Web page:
Yankees teammates Roger Maris, left, and Mickey Mantle in 1961.

Yankees teammates Roger Maris, left, and Mickey Mantle in 1961. Credit: ASSOCIATED PRESS

Even for the mighty 1961 Yankees – a team generally ranked alongside 1927 and 1998 as the franchise’s best – a 13-game winning streak was a noteworthy achievement.

So much so that we still are talking about it 60 years later, now that the 2021 team has won 13 in a row for the Yankees’ longest streak since that one.

But early that September, the string of victories and the Yankees' big lead in the American League pennant race were not the hottest topics among fans and journalists.

What most people were talking about was Roger Maris and Mickey Mantle chasing Babe Ruth’s then-record 60 home runs in a season, set in 1927.

Newsday printed a daily graphic called "The Race With Ruth" that featured the three sluggers’ totals.

And when the Yankees finally lost, dropping both ends of a doubleheader to the White Sox on Sept. 14, most of the coverage centered not on that but on Mantle and Maris going homerless in the two games.

In Newsday, Stan Isaacs’ game story mentioned the end of the streak in the 17th paragraph. Most of what came before that was Mantle lamenting an 0-for-7 day and a home run total stuck at 53.

"This was just a messed-up day," he said. "It’s almost impossible for me now. I felt that today was it. I’m out of it the way I feel."

And how did he feel? "Tired. I’ll settle for five more homers."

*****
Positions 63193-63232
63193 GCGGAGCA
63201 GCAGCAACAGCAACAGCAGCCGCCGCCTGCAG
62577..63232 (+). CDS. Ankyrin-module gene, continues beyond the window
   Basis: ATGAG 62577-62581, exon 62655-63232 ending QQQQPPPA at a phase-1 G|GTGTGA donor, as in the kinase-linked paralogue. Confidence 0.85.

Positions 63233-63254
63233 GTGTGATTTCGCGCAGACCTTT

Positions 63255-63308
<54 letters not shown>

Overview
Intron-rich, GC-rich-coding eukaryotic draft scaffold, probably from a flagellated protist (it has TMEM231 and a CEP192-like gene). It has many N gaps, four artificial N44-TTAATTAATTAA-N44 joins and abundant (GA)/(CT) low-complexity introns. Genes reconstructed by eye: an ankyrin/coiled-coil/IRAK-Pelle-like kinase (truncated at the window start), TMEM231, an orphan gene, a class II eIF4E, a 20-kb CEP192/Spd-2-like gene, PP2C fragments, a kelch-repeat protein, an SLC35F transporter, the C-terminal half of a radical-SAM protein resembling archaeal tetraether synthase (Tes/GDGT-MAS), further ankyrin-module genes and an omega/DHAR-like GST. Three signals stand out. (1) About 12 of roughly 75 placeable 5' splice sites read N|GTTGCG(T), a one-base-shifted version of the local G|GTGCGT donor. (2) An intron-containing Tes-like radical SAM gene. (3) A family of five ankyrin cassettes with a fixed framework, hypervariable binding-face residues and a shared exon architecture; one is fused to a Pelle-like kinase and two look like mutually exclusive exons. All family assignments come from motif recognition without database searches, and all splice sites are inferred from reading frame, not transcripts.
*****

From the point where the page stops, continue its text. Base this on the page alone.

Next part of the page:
He had to settle for one more, finishing at 54. Maris, who had 56 home runs when the winning streak ended, hit five more to surpass Ruth with 61.

Both of them hit five during the 13-game streak, which ran from Sept. 1 through 12, with the first 12 games played at Yankee Stadium.

As with the 2021 streak, there were some close calls. Five wins came by one run, seven by three or fewer.

On Sept. 3, the Tigers led 5-4 going into the bottom of the ninth. Elston Howard won it with a two-out, three-run home run. But there was more postgame attention paid to the fact that Mantle tied it with his 50th before Howard’s game-winner.

On Sept. 9, the Yankees scored four in the ninth to beat Cleveland, 8-7. Details of the comeback were buried deep in The New York Times’ game story, which focused mostly on Maris hitting his 56th earlier in the game.

That story appeared adjacent to one about the pressure on Mantle and Maris as the Ruth chase carried on.

"You can’t have a private life," Mantle said. "It’s just impossible. Everywhere you go, people think they know you."

On Sept. 10, two Long Island youths, one from Islip and the other from Ronkonkoma, jumped onto the field at Yankee Stadium and went after Cleveland centerfielder Jimmy Piersall, who had had a public struggle with mental health.

Piersall, who punched one interloper and kicked the other, said later that one shouted, "We’ll get you, you nut!" Many of his teammates also went after the youths, as did Mantle, who was on second base at the time.

Those Yankees went on to win 109 games and beat the Reds in five games in the World Series.

Maris was the American League MVP, totaling 141 RBIs and 132 runs. Mantle had 128 RBIs, 131 runs, 126 walks and a .317 batting average. Howard batted .348.

Whitey Ford was 25-4 with a 3.21 ERA. Ralph Terry was 16-3 with a 3.15 ERA. Luis Arroyo was 15-5 with a 2.19 ERA and 29 saves.

After the 13-5 clincher in Cincinnati on Oct. 9, Newsday’s Steve Jacobson began his story with this: "Winning is old hat for the Yankees, even in the World Series."

He wrote that they did not even bother with champagne in the victorious clubhouse.

Eight more World Series championships have followed. But this is the first winning streak since that year of more than 11 games.